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  10. exec Premium Member Club Supporter

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    Those Mazda's rust like nobodies business. On balance the Accord is really good for corrosion, of course it depends on the individual car and how its been looked after, apart from the footwell rust which is a result of a design flaw, I have been lucky with mine, my underside (chassis) is near spotless. The rust on the wing is small and looks to be from some kind of damage that I've never noticed where the paint has come off.

    Yep your right Legendary, I just like keeping it looking nice, otherwise it'll end up looking like a tired old banger, but if I can't keep it looking nice might aswell experiment with it and try a few DIY stuff on the cheap :drill:.
     
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  11. jazzway Senior Member ★ ★ ☆ ☆ ☆

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    Rust, the plague we all hate. I understand when you prefer a cheap DIY on the exterior instead of putting more money in the car. And chalkboard black isn't that bad... Google showed me some unique and artistic cars!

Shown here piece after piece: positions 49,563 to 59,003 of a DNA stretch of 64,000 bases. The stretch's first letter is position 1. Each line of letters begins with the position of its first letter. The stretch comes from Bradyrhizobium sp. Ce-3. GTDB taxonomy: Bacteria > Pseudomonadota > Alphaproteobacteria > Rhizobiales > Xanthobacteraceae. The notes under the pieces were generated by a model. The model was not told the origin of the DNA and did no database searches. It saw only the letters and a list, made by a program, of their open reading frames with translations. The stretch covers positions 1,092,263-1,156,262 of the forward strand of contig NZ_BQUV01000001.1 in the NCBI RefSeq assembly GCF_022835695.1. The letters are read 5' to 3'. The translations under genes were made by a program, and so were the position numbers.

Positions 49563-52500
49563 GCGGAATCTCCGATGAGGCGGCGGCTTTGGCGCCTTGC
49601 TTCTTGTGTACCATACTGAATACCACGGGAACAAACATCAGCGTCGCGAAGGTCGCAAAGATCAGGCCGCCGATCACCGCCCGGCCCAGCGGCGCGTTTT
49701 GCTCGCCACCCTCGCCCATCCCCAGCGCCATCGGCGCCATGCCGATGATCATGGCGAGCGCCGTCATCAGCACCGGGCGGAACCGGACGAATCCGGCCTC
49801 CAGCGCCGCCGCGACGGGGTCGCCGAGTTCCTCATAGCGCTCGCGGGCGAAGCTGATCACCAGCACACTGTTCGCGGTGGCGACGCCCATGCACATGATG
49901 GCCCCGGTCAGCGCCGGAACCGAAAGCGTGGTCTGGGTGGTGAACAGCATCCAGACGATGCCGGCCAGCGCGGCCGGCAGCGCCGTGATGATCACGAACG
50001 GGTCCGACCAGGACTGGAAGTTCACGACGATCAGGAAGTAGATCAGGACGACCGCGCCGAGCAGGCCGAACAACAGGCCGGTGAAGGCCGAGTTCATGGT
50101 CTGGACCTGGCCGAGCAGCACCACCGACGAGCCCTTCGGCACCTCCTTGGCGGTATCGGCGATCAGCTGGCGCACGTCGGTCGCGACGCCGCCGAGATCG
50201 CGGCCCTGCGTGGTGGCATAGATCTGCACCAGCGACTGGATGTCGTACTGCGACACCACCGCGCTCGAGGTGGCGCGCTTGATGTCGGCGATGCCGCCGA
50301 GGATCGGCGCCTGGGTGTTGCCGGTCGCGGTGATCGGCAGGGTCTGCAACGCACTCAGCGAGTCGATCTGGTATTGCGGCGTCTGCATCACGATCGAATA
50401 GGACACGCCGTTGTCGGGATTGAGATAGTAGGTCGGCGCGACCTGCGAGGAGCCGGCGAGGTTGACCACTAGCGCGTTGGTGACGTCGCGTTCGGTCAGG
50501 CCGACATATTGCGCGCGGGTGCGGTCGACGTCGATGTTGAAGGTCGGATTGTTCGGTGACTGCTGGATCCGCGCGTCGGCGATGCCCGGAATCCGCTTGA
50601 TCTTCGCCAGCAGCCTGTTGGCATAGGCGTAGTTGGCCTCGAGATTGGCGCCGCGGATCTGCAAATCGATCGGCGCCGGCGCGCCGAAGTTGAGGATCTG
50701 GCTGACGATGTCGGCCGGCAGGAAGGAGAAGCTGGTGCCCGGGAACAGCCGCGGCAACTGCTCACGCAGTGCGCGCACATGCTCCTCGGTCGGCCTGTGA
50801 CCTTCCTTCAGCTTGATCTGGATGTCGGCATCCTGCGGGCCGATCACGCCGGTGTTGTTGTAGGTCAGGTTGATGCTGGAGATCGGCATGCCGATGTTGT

0447ac6bc5c08f0c6b871d982793f714.
     
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  12. Fiskekutteren Club Member ★ ☆ ☆ ☆ ☆

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  13. exec Premium Member Club Supporter

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    That looks cool, I've seen quite a few ones with really nice artwork done to them. They probably look best with the "rat look".

    Thanks dude, great find :Niceone: will give them a buzz for prices.
     
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  14. Fiskekutteren Club Member ★ ☆ ☆ ☆ ☆

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    No problem mate :Wink:. Your car is not ready to retire, maybe when it has been running for a million miles :mosh:
     
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  15. exec Premium Member Club Supporter

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    These words of encouragement may just motivate me to keep the old girl running for a little while longer :Yahoo:, plus I don't really want to drive around in a 7 seat automatic Kia MPV, I've not given up on life yet. :Laughing:

    I got a rough quote for the rust work from the place I got the clutch done as they are a big bodywork garage, they quoted starting from £200 minimum, they have to look at the full extent of the rust. I'm thinking I might just get it patched up with a colleague at work who has a welding machine, it'll probably end up as a frankenstein of a repair, but a fix will be a fix.